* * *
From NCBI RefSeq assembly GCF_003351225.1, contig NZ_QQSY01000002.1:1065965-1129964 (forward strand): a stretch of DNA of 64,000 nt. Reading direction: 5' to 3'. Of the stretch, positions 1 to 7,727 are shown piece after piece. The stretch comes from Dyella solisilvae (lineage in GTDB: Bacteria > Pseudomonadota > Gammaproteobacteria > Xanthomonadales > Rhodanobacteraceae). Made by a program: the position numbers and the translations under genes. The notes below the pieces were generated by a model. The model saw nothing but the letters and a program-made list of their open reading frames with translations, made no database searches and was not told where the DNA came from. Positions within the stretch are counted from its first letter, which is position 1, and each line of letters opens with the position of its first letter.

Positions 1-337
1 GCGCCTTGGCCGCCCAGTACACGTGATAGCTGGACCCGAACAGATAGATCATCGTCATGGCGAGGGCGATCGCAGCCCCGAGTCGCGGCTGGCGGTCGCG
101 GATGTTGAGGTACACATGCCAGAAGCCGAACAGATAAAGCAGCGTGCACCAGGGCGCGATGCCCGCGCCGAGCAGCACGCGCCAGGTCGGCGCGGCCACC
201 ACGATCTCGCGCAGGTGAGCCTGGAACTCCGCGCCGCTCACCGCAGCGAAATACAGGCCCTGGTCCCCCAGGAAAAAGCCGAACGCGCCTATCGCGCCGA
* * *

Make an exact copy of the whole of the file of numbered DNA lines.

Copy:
From NCBI RefSeq assembly GCF_003351225.1, contig NZ_QQSY01000002.1:1065965-1129964 (forward strand): a stretch of DNA of 64,000 nt. Reading direction: 5' to 3'. Of the stretch, positions 1 to 7,727 are shown piece after piece. The stretch comes from Dyella solisilvae (lineage in GTDB: Bacteria > Pseudomonadota > Gammaproteobacteria > Xanthomonadales > Rhodanobacteraceae). Made by a program: the position numbers and the translations under genes. The notes below the pieces were generated by a model. The model saw nothing but the letters and a program-made list of their open reading frames with translations, made no database searches and was not told where the DNA came from. Positions within the stretch are counted from its first letter, which is position 1, and each line of letters opens with the position of its first letter.

Positions 1-337
1 GCGCCTTGGCCGCCCAGTACACGTGATAGCTGGACCCGAACAGATAGATCATCGTCATGGCGAGGGCGATCGCAGCCCCGAGTCGCGGCTGGCGGTCGCG
101 GATGTTGAGGTACACATGCCAGAAGCCGAACAGATAAAGCAGCGTGCACCAGGGCGCGATGCCCGCGCCGAGCAGCACGCGCCAGGTCGGCGCGGCCACC
201 ACGATCTCGCGCAGGTGAGCCTGGAACTCCGCGCCGCTCACCGCAGCGAAATACAGGCCCTGGTCCCCCAGGAAAAAGCCGAACGCGCCTATCGCGCCGA